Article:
Healthy Cognitive Aging

Cognitive health – the ability to think clearly, express thoughts and feelings, and make the decisions necessary to succeed in life – is a concern for all of us, especially as we age and begin to notice minor slips in our ability to remember names or rapidly solve mental challenges such as word or number puzzles. Many of us have seen our parents or grandparents decline mentally as they age; and we want to do what we can to circumvent what might seem to us as an inevitability. Fortunately, the natural products industry has addressed this desire with an overwhelming array of ingredients and products. Ironically, this makes selecting a safe, beneficial product somewhat of a mental challenge of its own.

Traditional brain support ingredients: There are a few ingredients, mostly botanicals, that have a long history of use for their benefits in supporting brain and mental health. Ingredients such as Ginkgo biloba, Rhodiola rosea and Bacopa monnieri have been used for thousands of years for a variety of uses, many of them related to brain health, memory and mood. As more and more ingredients began to enter the market, the clinical research on these traditional ingredients has increased as well, even into more specialized areas such as sports performance. (1) Clinical research has particularly expanded for bacopa, supporting its benefits in multiple areas of cognitive health, including memory, speed of attention and brain inflammation. (2)(3)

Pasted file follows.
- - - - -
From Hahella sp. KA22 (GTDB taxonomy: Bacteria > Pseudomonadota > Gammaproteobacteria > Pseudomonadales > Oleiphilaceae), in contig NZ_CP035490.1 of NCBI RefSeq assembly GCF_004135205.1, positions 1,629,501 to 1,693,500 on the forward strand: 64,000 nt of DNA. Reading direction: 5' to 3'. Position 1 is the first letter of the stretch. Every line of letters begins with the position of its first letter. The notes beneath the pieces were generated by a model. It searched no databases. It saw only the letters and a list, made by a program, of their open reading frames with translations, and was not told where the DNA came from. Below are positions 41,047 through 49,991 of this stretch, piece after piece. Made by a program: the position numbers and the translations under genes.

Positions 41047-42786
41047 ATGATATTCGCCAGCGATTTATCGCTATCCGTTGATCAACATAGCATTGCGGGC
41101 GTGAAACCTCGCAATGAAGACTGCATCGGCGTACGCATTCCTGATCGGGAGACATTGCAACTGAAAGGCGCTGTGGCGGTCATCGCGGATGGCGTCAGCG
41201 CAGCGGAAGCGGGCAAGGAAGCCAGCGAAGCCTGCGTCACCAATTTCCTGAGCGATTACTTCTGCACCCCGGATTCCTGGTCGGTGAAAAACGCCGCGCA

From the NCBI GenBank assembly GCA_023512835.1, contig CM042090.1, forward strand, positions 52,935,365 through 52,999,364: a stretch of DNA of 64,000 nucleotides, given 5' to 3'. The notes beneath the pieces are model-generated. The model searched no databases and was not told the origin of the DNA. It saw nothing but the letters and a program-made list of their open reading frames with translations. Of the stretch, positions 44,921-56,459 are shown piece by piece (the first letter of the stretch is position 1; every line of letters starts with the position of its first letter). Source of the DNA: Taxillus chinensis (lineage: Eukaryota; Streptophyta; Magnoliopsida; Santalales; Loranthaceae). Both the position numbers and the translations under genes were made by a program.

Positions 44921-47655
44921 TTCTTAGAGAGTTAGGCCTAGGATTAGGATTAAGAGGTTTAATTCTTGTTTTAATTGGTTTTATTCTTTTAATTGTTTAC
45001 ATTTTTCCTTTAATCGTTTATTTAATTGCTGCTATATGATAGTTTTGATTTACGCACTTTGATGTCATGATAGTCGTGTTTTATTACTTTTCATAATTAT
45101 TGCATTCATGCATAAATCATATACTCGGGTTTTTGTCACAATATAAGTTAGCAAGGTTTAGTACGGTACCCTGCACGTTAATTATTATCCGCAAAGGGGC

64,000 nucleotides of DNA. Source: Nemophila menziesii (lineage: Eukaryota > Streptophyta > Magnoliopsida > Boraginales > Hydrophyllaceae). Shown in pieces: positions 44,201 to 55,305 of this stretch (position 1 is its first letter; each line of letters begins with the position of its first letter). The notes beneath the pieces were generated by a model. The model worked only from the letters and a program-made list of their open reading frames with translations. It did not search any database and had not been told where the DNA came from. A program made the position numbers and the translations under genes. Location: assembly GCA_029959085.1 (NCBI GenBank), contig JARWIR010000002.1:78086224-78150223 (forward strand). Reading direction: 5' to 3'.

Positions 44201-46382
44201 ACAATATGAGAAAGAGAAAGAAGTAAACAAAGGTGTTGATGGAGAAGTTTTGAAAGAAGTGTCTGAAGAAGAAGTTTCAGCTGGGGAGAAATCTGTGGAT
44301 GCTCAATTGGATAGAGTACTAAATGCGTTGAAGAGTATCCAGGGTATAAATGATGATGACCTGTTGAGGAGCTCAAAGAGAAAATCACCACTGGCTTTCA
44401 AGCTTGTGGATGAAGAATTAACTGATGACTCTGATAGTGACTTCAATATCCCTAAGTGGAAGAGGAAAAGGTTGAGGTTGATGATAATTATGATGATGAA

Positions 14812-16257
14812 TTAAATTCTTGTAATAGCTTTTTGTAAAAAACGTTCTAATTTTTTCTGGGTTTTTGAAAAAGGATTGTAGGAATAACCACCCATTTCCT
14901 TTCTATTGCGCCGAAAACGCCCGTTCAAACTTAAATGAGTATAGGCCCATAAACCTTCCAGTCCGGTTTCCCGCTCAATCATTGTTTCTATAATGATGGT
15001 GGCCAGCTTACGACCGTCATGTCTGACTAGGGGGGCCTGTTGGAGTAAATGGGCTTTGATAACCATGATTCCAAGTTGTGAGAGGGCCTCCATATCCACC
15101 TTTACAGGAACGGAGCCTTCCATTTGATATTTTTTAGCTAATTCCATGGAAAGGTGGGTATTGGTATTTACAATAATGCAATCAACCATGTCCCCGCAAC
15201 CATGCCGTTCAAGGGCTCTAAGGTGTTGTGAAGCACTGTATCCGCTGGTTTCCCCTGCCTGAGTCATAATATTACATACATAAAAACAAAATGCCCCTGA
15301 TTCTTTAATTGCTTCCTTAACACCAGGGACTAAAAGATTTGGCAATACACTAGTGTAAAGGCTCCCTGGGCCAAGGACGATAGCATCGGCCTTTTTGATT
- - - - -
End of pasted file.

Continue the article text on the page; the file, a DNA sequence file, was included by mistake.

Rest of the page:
Some of the best-known botanical cognitive support ingredients are isolated actives from common plants. These would include caffeine (from coffee or tea), L-theanine (a component in green tea) and phosphatidylserine (from soy or cabbage). Combinations of botanical brain support ingredients and the research supporting these combinations, have also expanded, resulting in unique formulations created for either a specific application or for a broader, general benefit. These products often contain adaptogenic botanicals, such as ashwagandha or ginseng that have traits that can help with additional cognitive areas, such as anxiety. (4)(5)

Multi-benefit ingredients: Many of the best ingredients for cognitive health are ingredients with a wide range of benefits to the body. Probably the most noteworthy of these are the omega-3 fatty acids. Though the studies linking marine omega-3 fatty acids and cognitive functioning have been somewhat inconsistent, there is no doubt that omega-3s, particularly DHA, play a physiological role in maintaining healthy cognitive functioning, particularly in pregnancy and early childhood due to the critical role that DHA plays in fetal brain development. In healthy adults, the benefits of DHA to cognitive health get more complex, which could possibly explain inconsistencies in the current studies. (6) Accumulating research seems to indicate that the effects of DHA may depend on gender and the genetic factors involved in endogenous synthesis of DHA. (7)